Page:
Your new brand identity and website will give you new opportunities. You can confidently reach out to publications and stores that you may have been intimidated about approaching in the past. You need to make the most of your professional new look by knowing how to reach out and making a sustainable plan for doing so regularly. If you don’t have someone on your team to do this, we offer marketing consultations as part of our service.

4) Prepare your content

Homework, we say? You want this website to sell! We don’t do the “silk purse out of a sow’s ear” thing. Meaning, we can’t build an effective website with poor photography or boring product descriptions. The most successful website projects are work for us and work for you, too. This isn’t a task you can hand off, put out of your mind, and return to find a perfect website waiting for you.

Here is what we need before beginning our work:

  • The text and photography you would like to see on the homepage of your site. We will help you with strategy here, and you can hire our copywriter and our product photographer to take care of both of these.
  • Text and photography for the information pages of your site. This is your “about” page, your “stores” page, your “contact” page, even boring but necessary pages such as your returns/exchanges policy and terms and conditions. Our copywriter is great at turning your lists of information into flowing paragraphs that will sell your work.
  • list of your shop collections. These are the categories your products fall into, which allow customers to browse your offerings. These don’t need to be final, and we will help with user-friendliness.
  • list of informational pages and links. What pages will you want on your site? What information do you need to share, and how will you break it up? Our article about creating a site map is helpful here.
  • Your product photography. This needs to do the job of selling your work when people can’t pick your product up in person and get a good look at it. Poor product photography is going to kill your site. If you’re in doubt about your photographs, Jen on our team will style and photograph your items for you. She can do the white background shots you want for your product detail page as well as the hero shots showing your products off for the home page.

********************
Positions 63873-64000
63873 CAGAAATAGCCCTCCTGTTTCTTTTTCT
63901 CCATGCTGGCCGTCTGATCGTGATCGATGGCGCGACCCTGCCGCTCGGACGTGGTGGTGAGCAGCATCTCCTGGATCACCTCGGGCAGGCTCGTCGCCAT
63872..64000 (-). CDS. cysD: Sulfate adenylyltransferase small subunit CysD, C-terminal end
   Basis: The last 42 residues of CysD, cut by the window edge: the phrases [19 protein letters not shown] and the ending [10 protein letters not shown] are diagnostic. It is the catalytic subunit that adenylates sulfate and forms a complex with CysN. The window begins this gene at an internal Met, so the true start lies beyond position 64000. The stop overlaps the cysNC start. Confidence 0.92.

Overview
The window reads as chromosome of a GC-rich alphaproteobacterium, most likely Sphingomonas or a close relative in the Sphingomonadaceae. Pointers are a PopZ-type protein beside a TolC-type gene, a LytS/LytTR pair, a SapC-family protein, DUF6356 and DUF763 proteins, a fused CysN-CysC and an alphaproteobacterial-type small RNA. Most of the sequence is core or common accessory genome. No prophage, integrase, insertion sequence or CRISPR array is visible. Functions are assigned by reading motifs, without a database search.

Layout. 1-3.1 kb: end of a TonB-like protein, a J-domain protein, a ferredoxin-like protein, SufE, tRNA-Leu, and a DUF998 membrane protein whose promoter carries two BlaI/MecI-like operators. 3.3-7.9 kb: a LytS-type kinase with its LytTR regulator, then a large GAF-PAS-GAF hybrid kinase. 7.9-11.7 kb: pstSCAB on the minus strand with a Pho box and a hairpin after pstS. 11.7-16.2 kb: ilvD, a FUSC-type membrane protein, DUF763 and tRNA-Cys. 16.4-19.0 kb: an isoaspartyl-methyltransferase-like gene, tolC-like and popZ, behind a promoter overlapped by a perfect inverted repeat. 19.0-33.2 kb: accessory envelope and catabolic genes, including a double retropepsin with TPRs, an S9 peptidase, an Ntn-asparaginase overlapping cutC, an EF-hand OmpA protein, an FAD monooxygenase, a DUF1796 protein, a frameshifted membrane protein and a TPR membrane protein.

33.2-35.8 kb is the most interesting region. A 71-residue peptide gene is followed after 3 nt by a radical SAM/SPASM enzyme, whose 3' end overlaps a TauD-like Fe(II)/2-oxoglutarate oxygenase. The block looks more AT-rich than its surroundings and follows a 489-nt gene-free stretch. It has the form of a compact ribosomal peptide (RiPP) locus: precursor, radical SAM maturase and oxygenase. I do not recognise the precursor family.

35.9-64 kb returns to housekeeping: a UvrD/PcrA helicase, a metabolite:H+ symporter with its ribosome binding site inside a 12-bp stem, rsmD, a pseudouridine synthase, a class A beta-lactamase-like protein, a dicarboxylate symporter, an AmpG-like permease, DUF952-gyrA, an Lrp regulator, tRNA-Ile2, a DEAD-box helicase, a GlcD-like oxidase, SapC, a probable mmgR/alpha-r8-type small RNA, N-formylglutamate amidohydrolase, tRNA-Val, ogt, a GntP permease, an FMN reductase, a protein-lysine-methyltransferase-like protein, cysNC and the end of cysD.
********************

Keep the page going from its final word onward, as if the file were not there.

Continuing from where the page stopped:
• Your product descriptions. In the same way that your photos are the next best stand-in for holding your products in person, your product descriptions are your next best stand-in for you getting to talk to your customer about your products. Make these interesting! Jena has some tips for you here, and our copywriter is excellent at this.
  • Plans for payment, shipping methods, inventory management, and accounting. We can help with the details, but you’ll need a good idea of your broad plans for each of these things. Do you need a merchant account? Are you all set to start shipping orders yourself, or have you hired a fulfillment company? What about a POS system to link your ecommerce shop with your brick and mortar? Do you need to sync your online orders with an existing accounting software or are you in the market for something new?

A prepared business is a happy business!

How can we help you get to your goal? We have an announcement going out to our newsletter subscribers next week. Join the newsletter for tips for building your business, access to our free downloadable resources, and get our news before we post it to the blog.